fridge rewire - Fiberglass RV

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Old 09-05-2007, 09:09 PM   #1
Trailer: 1980 Scamp 13 ft
Posts: 39
I just recently purchased a 1.7cf fridge from Home depot and I was wondering if I could take out the converter from the back of the old dometic 211 to run off 12v and 110 and do away with the propane so that I could wire in the new fridge. How do I figure out the amp output of the converter and the input of the new fridge or am I just crazy for wanting to do this?

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Old 09-06-2007, 12:36 AM   #2
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Name: Peter
Trailer: 2005 19 ft Scamp 19 ft 5th Wheel
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am I just crazy for wanting to do this?
Sorry Isaac: Crazy. Those 'fridges draw 150-200 watts once their compressor motor's up and running. That's 14-16 amps . . . It'll run your battery down faster than you can say "Who turned out the ligh . . ."


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Old 09-06-2007, 09:46 AM   #3
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Name: Brian
Trailer: Boler (B1700RGH) 1979
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The other problem is that I don't think there's any kind of power converter in a Dometic RM211... these units run on the absorption principle, which is driven by heat. The propane, 12V DC, and 120V AC are all just used to provide heat. In a normal 3-way refrigerator, there is no converter to change one voltage of electricity to the other; instead, there are separate 12V and 120V heating elements.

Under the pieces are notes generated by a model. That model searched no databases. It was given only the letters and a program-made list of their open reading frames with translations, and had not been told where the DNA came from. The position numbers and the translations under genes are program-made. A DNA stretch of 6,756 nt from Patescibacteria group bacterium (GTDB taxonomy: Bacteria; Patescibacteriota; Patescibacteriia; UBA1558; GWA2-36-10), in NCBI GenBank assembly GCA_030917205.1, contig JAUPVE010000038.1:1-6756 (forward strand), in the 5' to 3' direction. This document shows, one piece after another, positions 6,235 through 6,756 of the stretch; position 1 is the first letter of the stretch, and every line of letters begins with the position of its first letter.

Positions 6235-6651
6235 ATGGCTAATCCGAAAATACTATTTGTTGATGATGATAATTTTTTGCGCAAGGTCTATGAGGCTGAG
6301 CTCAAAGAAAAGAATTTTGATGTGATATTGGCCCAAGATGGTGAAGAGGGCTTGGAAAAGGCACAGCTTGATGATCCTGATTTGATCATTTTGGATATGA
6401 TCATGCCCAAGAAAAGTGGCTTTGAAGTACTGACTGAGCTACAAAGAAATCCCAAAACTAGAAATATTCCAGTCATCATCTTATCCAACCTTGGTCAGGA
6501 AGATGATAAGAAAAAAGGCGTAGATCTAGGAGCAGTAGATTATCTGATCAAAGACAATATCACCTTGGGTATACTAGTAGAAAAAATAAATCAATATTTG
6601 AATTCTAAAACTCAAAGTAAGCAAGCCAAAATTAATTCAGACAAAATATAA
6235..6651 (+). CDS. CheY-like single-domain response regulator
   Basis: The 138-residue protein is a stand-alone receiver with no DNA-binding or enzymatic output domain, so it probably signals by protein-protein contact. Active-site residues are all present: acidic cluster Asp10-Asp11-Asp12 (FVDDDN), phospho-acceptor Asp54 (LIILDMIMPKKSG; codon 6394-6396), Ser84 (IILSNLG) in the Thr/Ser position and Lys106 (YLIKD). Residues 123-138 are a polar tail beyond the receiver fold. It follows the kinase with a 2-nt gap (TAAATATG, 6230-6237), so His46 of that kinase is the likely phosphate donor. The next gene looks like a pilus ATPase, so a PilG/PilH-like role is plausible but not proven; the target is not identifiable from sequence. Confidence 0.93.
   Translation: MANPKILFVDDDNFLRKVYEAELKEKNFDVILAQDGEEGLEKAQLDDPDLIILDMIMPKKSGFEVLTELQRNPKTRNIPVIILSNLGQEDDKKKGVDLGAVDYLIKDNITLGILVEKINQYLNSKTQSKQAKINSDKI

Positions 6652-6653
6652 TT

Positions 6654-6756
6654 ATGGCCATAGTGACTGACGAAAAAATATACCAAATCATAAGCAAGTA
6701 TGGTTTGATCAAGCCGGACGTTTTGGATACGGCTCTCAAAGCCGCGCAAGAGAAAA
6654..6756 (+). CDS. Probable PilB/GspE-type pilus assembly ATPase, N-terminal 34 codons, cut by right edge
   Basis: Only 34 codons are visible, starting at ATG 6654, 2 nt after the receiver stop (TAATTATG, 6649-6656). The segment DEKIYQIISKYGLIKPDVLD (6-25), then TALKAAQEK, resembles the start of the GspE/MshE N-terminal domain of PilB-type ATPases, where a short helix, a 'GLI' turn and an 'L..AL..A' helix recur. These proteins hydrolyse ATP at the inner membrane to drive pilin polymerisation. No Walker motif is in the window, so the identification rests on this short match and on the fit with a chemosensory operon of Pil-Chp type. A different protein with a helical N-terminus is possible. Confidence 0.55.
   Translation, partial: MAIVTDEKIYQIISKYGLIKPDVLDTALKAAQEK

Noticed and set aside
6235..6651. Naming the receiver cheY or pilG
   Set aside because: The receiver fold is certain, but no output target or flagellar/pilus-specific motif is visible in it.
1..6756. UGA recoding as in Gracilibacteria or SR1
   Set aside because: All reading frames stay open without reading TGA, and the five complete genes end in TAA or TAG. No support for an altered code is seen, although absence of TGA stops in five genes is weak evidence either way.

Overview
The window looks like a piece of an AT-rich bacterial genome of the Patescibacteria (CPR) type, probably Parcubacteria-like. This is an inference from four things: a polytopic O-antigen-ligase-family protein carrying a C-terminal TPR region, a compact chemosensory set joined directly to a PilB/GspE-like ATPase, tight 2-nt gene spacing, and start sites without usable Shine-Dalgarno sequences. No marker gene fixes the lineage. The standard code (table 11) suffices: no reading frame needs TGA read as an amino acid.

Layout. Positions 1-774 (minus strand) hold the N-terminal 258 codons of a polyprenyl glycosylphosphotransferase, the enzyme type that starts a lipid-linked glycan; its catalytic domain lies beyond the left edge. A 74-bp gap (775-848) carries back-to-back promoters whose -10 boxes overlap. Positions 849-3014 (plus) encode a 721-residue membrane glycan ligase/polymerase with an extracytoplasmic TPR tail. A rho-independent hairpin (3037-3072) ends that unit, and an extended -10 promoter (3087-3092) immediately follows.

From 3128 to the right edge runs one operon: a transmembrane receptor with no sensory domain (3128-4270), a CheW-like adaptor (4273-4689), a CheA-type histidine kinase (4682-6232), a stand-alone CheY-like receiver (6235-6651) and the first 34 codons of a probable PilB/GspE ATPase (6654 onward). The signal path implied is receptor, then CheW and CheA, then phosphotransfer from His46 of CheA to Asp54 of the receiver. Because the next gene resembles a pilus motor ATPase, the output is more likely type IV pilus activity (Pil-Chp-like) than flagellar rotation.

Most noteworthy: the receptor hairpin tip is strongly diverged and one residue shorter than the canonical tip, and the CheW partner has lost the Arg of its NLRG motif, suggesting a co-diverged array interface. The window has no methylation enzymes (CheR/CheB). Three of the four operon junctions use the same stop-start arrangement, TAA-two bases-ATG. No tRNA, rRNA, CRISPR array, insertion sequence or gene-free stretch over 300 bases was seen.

To make AC power for the Home Depot refrigerator, you need an inverter. Those are cheap and readily available... but the refrigerator's power demand, compounded by inverter inefficiency, cause the problem Peter mentioned when running from a battery. On the other hand, running this type of refrigerator on AC power at a serviced campsite and via an inverter while hitched to a running tow vehicle's 12V power does seem like a practical option.
1979 Boler B1700RGH, pulled by 2004 Toyota Sienna LE 2WD
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Old 09-07-2007, 06:03 AM   #4
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Name: Roger
Trailer: Y2K6 Born Free 32RQ on the Kodiak chassis, 2004 Airstream Interstate 22' B-van
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Isaac, from a practical standpoint I'd suggest using the AC only refrigerator the way it was designed, and use ice packs to get to and from your electric-supplied camp sites. You won't be able to find a DC source large enough to run your refrigerator on an inverter for any reasonable length of time.

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